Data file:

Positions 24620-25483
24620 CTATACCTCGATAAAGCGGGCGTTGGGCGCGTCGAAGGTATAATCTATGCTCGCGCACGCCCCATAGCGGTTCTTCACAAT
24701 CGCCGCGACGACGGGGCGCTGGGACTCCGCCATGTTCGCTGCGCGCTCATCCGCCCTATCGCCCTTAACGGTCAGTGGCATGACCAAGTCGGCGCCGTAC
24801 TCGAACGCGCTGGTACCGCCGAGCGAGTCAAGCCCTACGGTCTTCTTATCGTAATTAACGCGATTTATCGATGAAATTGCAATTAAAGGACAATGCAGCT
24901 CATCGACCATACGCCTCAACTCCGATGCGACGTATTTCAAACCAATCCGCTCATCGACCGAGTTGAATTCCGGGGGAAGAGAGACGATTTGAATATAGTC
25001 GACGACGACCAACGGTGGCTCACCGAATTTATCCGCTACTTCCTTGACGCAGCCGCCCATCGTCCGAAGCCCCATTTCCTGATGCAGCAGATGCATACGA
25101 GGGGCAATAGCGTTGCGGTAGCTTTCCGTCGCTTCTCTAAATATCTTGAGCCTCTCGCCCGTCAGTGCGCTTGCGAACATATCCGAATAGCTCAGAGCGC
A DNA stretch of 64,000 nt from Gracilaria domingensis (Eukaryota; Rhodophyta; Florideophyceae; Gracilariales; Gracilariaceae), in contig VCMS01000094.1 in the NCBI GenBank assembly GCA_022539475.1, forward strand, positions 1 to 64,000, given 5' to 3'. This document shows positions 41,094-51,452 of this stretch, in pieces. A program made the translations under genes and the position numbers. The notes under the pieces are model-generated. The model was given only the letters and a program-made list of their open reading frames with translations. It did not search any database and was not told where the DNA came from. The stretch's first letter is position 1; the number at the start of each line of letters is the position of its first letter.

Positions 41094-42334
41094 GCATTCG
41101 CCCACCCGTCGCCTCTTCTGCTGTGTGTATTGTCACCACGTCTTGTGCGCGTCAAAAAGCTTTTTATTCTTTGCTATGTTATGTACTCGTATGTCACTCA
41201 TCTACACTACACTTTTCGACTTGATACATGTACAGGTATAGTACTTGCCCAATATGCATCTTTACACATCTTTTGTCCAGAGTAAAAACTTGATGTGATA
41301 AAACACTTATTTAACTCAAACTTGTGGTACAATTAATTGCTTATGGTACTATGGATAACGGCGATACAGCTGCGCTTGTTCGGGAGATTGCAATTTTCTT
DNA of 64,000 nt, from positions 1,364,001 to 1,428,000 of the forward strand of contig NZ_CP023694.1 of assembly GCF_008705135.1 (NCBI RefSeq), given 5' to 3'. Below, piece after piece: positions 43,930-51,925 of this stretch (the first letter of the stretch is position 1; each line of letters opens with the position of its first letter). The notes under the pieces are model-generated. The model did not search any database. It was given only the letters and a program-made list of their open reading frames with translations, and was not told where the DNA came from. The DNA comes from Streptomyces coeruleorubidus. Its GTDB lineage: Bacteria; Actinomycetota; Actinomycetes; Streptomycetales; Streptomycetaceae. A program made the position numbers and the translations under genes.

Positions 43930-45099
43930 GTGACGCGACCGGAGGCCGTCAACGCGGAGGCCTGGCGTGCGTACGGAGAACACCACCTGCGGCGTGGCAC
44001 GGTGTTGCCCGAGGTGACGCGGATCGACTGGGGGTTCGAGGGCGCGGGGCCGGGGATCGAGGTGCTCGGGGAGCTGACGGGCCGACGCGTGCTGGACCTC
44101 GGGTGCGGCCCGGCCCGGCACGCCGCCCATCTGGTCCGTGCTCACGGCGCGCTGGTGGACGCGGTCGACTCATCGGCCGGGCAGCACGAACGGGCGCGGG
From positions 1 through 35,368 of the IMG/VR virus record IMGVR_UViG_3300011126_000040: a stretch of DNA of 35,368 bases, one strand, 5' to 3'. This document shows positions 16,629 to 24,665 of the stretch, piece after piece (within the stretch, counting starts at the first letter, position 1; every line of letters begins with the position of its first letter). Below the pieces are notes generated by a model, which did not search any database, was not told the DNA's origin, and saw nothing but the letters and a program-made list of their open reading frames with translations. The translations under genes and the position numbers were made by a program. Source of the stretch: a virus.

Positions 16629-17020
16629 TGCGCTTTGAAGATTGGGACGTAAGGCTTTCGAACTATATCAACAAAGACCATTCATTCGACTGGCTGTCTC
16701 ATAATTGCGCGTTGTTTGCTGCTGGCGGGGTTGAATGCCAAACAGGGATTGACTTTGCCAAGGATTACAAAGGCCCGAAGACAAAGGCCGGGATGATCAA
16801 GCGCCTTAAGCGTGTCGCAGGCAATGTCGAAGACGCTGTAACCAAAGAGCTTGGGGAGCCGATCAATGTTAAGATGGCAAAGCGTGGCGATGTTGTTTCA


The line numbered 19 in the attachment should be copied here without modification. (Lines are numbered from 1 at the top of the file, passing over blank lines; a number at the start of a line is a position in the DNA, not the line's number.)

From positions 1 through 35,368 of the IMG/VR virus record IMGVR_UViG_3300011126_000040: a stretch of DNA of 35,368 bases, one strand, 5' to 3'. This document shows positions 16,629 to 24,665 of the stretch, piece after piece (within the stretch, counting starts at the first letter, position 1; every line of letters begins with the position of its first letter). Below the pieces are notes generated by a model, which did not search any database, was not told the DNA's origin, and saw nothing but the letters and a program-made list of their open reading frames with translations. The translations under genes and the position numbers were made by a program. Source of the stretch: a virus.